Summer is my favorite season for spending time with family and friends. Whether it’s at the pool, a block party, or an old-fashioned picnic, you can’t beat getting outside for some fun and sun. Food is inevitably a big part of these gatherings, and summer is also my favorite time of the year to eat. With all the fresh local produce from the farmer’s market, summer salads are at their peak, and grilling season offers so many possibilities. Unfortunately, this is also the time of year when I’m most aware of how easy it is for all that good food to go bad.
An estimated 48 million Americans get food poisoning each year, according to the Centers for Disease Control and Prevention (CDC). That’s one in six people! And if you have ever had a close encounter with some spoiled food (I did when I was younger), you know the effects are not pleasant: nausea, vomiting, diarrhea, and fever.
Because of that personal experience and my background as an RD, food safety is near and dear to my heart. I would argue with my grandmother each holiday season as I tried to put leftovers in the fridge only to be reassured that I didn’t have to worry because “it’s already cooked.” Along with the winter holidays, summer is when my food safety radar kicks into high gear. People tend to leave food sitting out for much longer than they should as they visit with friends and family, disregarding the high temperatures that allow disease-causing bacteria to multiply.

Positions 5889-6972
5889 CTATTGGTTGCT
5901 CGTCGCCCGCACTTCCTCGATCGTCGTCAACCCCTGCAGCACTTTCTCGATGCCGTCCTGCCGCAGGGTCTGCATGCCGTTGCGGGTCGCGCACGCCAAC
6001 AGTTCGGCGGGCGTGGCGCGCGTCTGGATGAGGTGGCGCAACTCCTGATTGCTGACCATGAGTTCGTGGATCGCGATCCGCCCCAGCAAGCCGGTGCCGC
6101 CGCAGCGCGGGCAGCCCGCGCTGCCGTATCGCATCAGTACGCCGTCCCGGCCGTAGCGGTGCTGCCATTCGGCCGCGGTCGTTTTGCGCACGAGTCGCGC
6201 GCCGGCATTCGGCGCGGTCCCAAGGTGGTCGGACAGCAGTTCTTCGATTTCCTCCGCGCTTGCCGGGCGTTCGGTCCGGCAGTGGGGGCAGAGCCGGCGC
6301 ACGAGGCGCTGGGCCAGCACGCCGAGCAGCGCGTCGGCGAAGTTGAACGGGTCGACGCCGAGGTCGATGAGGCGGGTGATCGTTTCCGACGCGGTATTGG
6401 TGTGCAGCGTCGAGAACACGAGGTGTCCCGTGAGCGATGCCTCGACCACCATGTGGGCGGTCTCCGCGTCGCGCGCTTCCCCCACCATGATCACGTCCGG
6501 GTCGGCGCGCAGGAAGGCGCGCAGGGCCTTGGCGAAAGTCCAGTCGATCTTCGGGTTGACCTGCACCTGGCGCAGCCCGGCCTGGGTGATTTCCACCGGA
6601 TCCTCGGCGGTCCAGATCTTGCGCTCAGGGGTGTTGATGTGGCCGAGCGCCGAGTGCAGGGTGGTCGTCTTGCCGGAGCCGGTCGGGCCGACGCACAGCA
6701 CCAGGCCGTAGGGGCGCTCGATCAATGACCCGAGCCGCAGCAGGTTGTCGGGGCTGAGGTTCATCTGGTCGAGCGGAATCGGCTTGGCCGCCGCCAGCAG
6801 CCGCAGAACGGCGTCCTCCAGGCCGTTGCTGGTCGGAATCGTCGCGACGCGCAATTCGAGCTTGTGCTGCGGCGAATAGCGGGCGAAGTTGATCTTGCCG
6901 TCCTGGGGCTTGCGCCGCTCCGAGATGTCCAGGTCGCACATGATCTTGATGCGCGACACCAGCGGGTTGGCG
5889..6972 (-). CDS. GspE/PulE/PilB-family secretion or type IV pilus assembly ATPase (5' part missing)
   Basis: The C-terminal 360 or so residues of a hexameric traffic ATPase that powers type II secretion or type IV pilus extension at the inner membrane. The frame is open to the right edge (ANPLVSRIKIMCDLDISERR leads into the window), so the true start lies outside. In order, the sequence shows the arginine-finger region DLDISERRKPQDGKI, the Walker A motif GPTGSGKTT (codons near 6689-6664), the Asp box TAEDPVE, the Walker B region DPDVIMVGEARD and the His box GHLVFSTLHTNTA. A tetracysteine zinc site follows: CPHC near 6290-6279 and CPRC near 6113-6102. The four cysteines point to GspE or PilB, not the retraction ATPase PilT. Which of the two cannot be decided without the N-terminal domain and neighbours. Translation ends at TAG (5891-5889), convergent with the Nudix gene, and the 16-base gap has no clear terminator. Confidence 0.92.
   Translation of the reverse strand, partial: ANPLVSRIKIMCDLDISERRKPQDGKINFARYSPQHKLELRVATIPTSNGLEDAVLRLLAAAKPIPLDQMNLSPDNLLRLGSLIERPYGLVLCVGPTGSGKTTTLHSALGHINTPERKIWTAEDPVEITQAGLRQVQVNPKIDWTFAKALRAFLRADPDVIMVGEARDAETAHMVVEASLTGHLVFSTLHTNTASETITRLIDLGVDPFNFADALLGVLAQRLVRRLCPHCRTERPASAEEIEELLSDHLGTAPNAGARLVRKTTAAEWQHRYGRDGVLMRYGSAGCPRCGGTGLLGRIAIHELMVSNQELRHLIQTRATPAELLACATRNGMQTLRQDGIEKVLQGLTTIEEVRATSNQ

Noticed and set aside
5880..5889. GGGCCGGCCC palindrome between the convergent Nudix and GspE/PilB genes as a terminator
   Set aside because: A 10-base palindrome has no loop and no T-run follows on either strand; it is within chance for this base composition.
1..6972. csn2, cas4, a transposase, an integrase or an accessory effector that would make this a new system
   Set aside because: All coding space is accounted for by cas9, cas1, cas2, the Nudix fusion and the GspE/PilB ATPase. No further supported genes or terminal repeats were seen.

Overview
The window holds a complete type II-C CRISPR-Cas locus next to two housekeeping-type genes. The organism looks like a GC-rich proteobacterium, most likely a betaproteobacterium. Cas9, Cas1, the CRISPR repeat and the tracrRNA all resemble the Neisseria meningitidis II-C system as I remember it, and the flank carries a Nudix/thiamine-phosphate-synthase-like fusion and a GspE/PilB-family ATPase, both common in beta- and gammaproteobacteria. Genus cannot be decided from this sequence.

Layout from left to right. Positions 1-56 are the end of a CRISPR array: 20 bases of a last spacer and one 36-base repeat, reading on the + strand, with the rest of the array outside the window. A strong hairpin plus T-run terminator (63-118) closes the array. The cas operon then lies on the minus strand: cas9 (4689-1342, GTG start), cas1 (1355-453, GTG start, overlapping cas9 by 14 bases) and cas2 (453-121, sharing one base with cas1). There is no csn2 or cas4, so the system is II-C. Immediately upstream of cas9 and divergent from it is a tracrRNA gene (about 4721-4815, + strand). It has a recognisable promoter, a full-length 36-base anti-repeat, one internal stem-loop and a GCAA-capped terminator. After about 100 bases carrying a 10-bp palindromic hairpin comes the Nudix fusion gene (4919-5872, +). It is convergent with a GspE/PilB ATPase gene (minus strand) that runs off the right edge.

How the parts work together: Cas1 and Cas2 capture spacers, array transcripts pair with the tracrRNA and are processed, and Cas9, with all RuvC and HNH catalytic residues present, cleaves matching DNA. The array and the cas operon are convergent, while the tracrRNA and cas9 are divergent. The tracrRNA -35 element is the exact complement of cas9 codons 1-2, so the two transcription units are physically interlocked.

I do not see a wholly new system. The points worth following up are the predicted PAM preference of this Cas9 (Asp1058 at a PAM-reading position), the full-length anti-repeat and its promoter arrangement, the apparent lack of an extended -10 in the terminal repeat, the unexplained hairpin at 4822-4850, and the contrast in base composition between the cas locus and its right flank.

According to the Minnesota Department of Health, there are several different types of foodborne pathogens (including bacteria, viruses, and parasites) that can get into your food and affect your health. Additionally, there are a number of ways that these pathogens can get into your food. Some are found in soil and may be on the surface of fruits and vegetables as a result. Others may be spread through contact with animals or even from person to person. The moral of the story is that there’s no one way to prevent food sickness — all steps have to be followed in order to keep your food safe.
In addition to the standard advice from the Food and Drug Administration (FDA)?to wash your hands thoroughly, keep raw meat separate from ready-to-eat items, and cook food thoroughly, there are a few main food safety tips that are especially important during the summer:
Control the Temperature
One of the main ways to keep food safe for your family and friends is to make sure that it is cooked to and stays at the right temperature. Mainly, hot food should be kept hot and cold food should be kept cold. The range of temperatures between 40 and 140 degrees F is referred to as “the danger zone,” according to the FDA. That description comes from the fact that foodborne pathogens grow most rapidly in this temperature span. As a result, the longer your food is kept in the danger zone, the greater the possibility of foodborne illness when you eat the food. Although cooking food to the right temperature will kill off any dangerous pathogens that may be present, it doesn’t mean that food can be left at room temperature forever. So pay attention to the temperature of your food as well as how long it sits out.
Keep an Eye on the Clock
As mentioned above, in addition to temperature, the amount of time that food is kept out is incredibly important when it comes to food safety. The FDA recommends that food not remain in the danger zone for more than two hours. On hot days (90 degrees F and above), this window is halved to only one hour. If the food at your outdoor gathering has to be left out longer for serving purposes, keep it hot with hot plates or Sterno gas canisters or keep it cold over ice.